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No bereavement counsellors employed by northern health boards

Shona Robison revealed the initiative in a letter.
Shona Robison revealed the initiative in a letter.

A new report has highlighted that no child bereavement counsellors, to support parents who have lost a child, are employed at any health boards in the north of Scotland.

Across Scotland, 10 out of 14 health boards do not employ a full-time, specialist counsellor – including NHS Grampian, Highland, Shetland, Orkney and Western Isles.

Instead, their current policy is to refer grieving parents to outside charities.

But now, Scottish Labour MSP Mary Fee is calling for the Scottish Government to invest in supporting those affected by still birth, miscarriage or infant death to take pressure off overloaded charities.

Ms Fee said: “Losing a baby is unimaginably tough for parents, and is one of the hardest things anybody could ever have to deal with.

“It is surely self-evident the health service should provide specialist counsellors for parents having to go through this kind of tragedy. This is the brutal reality of the under-staffing and under-resourcing of our NHS under the SNP.

“Labour has set up a workforce commission, made up of independent experts, which will examine solutions to the staffing crisis in our NHS.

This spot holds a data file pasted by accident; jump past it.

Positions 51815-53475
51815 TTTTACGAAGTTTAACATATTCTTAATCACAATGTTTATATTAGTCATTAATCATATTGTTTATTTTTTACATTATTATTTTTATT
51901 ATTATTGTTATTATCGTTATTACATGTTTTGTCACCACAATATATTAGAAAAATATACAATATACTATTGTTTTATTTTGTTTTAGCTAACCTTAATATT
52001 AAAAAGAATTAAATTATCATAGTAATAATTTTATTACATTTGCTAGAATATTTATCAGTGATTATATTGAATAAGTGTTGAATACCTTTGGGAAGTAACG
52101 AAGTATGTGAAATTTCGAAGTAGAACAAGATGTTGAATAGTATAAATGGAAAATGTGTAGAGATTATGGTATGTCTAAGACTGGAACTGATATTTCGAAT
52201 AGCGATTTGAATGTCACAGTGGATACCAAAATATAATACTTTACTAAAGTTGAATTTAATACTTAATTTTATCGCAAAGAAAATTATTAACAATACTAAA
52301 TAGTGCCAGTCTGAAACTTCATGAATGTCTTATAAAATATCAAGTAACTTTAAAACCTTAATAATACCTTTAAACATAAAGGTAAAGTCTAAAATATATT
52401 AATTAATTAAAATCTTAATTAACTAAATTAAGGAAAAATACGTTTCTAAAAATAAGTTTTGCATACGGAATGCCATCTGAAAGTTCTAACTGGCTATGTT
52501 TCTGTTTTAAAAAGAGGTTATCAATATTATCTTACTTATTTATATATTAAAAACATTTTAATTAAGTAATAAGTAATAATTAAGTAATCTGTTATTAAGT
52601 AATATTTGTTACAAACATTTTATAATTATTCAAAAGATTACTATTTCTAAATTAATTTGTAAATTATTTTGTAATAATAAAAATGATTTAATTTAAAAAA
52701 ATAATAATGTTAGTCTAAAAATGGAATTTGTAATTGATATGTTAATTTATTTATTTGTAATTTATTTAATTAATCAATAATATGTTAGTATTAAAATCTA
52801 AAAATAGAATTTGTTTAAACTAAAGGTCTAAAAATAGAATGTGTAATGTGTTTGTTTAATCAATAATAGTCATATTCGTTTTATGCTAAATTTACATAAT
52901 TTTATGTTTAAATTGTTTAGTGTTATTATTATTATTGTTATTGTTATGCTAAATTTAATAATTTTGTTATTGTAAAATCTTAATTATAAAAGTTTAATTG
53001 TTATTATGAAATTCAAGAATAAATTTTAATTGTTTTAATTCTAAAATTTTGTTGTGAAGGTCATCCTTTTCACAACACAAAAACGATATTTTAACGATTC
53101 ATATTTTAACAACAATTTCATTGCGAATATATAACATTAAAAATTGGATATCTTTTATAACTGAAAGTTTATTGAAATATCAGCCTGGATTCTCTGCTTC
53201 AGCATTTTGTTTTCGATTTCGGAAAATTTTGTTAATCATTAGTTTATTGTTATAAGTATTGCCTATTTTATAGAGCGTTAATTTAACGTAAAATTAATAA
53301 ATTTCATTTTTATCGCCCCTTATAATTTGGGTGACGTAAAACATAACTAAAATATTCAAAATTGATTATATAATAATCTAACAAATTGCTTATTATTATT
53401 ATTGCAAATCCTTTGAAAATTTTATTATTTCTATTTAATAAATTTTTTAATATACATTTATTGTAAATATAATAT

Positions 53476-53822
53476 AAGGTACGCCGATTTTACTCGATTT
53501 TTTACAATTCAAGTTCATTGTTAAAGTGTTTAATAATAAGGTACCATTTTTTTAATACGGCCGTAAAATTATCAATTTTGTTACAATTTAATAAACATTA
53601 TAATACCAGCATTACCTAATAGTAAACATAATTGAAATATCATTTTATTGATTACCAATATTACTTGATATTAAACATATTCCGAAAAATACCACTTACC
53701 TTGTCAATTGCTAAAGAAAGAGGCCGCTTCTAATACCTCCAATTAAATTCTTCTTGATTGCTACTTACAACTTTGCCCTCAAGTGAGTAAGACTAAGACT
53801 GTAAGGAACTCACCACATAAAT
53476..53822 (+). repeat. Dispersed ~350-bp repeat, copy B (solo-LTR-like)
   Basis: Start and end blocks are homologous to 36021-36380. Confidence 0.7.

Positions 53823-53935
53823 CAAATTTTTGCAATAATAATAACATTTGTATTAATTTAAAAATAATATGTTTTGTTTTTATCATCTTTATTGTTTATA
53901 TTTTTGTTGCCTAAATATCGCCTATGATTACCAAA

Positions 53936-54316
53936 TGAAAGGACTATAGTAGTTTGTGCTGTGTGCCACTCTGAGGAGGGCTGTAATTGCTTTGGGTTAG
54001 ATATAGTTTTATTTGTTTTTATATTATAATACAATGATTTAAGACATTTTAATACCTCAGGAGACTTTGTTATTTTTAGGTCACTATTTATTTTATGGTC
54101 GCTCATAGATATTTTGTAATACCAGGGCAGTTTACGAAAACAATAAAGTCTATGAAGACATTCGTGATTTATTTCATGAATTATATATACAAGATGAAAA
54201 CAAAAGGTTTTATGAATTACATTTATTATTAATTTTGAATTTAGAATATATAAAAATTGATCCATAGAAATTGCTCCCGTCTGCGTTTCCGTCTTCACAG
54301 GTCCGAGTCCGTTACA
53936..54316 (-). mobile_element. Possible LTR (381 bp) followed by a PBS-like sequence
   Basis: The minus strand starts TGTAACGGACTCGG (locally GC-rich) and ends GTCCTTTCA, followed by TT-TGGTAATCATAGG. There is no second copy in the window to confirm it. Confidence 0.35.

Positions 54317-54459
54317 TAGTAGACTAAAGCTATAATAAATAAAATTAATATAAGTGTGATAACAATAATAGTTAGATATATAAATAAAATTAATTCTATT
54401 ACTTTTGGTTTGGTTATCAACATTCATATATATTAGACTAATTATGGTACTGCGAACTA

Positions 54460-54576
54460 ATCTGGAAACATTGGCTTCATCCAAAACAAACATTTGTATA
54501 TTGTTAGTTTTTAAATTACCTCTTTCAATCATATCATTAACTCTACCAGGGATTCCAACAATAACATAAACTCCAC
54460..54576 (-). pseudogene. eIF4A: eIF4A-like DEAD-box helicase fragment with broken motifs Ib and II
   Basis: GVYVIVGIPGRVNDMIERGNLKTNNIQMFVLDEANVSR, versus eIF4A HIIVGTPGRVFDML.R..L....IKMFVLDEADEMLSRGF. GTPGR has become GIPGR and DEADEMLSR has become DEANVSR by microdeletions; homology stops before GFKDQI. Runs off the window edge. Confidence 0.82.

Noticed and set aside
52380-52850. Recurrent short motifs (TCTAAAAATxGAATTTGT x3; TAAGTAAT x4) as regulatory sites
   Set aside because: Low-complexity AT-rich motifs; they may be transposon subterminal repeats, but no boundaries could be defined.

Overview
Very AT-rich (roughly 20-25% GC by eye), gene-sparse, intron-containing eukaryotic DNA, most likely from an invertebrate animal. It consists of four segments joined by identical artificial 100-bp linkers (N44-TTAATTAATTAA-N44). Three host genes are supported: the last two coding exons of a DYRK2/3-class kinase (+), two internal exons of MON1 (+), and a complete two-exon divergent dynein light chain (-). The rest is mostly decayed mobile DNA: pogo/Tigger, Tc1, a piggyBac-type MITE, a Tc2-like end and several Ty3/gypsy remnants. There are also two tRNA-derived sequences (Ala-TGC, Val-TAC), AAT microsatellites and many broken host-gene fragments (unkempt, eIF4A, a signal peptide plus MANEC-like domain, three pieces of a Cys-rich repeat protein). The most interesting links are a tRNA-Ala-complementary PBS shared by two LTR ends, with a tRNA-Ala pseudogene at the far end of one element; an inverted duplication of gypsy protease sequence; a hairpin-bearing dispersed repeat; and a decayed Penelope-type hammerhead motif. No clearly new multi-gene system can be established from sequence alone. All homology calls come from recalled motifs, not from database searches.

“It is only with radical action that we can create a health service that works for the many.”

NHS Grampian signposts people to Grampian Bereavement Network or the Sunrise Partnership.

NHS Highland does not have a bereavement counsellor, but does have a bereavement officer to help with paperwork and refers people to the NHS Highland Chaplain, Simba or the Crocus Group.

NHS Orkney does not employ any child bereavement counsellors, and neither does NHS Shetland – which refers people to Shetland Bereavement Support Service – nor NHS Western Isles, which refers members of the public to a chaplaincy team.

Esewhere, NHS Lanarkshire has one child bereavement counsellor who has had 489 referrals due to miscarriage, stillbirth and neonatal death since 2012.

Health Secretary Shona Robison praised the services available through charity groups.

She said: “Any miscarriage, stillbirth or loss of a baby is a tragedy for the family involved and our sympathies are always with them.

“The Scottish Government fully recognises the important work that Sands UK, SiMBA, Sands Lothian, Bliss, SCIM and the Scottish Cot Death Trust undertake throughout Scotland in supporting bereaved families.”

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